Q: How was the experience of writing your first novel? What is
at the core of that story?
A: My journey writing, “Scorched by His Fire” was exciting. I
was learning on the job. I loved my characters, Mita and Tanay. I
thought about them all the time. It was fascinating recording their
They meet in Mauritius, where they live, but hate each other on
sight. Each thinks the other is outrageously, unforgivably flawed and it
is interesting to see them struggle against the attraction that springs
instantaneously between them.
Essentially it is a story of misunderstanding that is obfuscated by
some potent chemistry. They travel to India, so a few of their
encounters are tinged by the brightness, and the vibrant colour and
sounds of India. Eventually, they are able to cast aside differences and
forgive each other and it all ends happily ever after.
Convenient boyfriend, inconvenient attraction!
Mita Ramphul can’t face another family setup with a ‘nice young man’.
What she needs is to divert her family’s attention… so introducing the
devastatingly handsome Tanay Devkumar as her new boyfriend is a stroke
of brilliance! Until Tanay’s blazing hot kisses threaten to shatter her
plans for the perfect pretend date…
He might drive her crazy, yet spending time with Tanay sparks a
passion Mita never knew she had. It’s only meant to be temporary, but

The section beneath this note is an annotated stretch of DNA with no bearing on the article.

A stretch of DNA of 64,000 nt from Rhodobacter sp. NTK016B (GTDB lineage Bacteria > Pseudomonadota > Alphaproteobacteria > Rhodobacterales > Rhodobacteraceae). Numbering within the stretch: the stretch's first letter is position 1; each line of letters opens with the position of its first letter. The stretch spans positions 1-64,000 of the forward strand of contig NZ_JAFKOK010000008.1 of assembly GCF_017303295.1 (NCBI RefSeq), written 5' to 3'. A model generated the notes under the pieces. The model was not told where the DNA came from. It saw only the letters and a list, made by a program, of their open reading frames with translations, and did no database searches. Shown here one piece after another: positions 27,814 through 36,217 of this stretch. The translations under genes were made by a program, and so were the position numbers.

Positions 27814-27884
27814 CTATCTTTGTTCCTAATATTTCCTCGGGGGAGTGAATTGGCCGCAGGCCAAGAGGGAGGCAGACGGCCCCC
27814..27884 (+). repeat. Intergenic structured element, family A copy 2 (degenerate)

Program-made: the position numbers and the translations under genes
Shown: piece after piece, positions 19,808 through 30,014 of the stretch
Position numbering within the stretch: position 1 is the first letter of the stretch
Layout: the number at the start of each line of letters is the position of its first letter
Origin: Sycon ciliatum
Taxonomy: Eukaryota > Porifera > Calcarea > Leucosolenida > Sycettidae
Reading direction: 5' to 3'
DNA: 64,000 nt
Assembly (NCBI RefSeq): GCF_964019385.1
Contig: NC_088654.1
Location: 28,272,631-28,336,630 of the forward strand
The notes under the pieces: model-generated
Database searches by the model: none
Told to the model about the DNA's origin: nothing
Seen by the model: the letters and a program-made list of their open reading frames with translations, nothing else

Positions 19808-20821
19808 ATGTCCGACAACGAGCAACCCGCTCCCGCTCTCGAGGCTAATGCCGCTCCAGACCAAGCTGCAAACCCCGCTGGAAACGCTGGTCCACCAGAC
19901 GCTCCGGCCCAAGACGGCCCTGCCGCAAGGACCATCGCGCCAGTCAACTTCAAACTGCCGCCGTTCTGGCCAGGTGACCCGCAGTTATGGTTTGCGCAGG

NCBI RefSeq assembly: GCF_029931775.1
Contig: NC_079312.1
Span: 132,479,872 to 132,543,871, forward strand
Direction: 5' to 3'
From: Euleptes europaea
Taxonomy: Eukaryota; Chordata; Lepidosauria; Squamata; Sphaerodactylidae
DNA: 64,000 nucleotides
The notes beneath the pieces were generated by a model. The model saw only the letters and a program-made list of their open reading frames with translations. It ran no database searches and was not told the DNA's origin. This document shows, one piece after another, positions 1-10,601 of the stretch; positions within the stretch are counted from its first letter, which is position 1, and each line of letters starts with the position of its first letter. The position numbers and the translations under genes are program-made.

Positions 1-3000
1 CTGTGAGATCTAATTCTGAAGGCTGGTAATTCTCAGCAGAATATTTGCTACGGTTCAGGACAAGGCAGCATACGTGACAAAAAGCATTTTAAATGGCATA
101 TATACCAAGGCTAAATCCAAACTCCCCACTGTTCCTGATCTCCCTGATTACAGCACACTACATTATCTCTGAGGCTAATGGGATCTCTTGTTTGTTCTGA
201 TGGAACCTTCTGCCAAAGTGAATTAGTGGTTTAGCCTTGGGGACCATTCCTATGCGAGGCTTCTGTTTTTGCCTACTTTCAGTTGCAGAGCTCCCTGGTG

when Tanay looks at her with that smouldering fire in his ebony eyes,
Mita can’t help but surrender to the temptation of her fake boyfriend…!
Q: Your second book is due to come out soon. Please give us
some insight about the setting and storyline.
A: My second romance is set in New York and in Chandigarh,
India. A young - Indian - medical Intern goes to New York for a
studentship at Sloan Kettering. She meets a sexy Indian-American surgeon
who helps her out of a few unusual difficulties. The tension sizzles
between them, but they carry the baggage of broken relationships, so are
chary of giving in to temptation. Naturally, Cupid conspires with other
powers to be, so they do manage to find opportunities that test their
And that is when the fun starts! The book should release sometime
late this year, and I really look forward to seeing it in print!
Q: How do you relate to this work personally? Do characters
reflect any persons you know personally, or are there any events,
incidents known of personally to you?
A: The characters are born of my imagination, so naturally,
after some time, I feel like I’ve known them forever. They become part
of me, of my thoughts, and that is how I know what they will do in a
particular stressful situation. I don’t base them on people I know
because that would take away all the fun – and the power and glory - of
being a creator!
Q: Have you come across any blocks or tricky situations in the
course of narrating this story?
A: Oh sure! Yes! But I’ve found that sleeping on it often
shows me the way out – so, I just put away the manuscript, and daydream
a lot, mull over it some, and an exciting option very often presents
Q: Do you see your works as being exclusively for readers of
fiction or is a possibility that these romance novels could become
screenplays and adapted to the big screen and find new audiences in the
Indian film industry?
A: Oh my goodness! Wouldn’t I love that? Yes, why restrict
oneself to only one medium?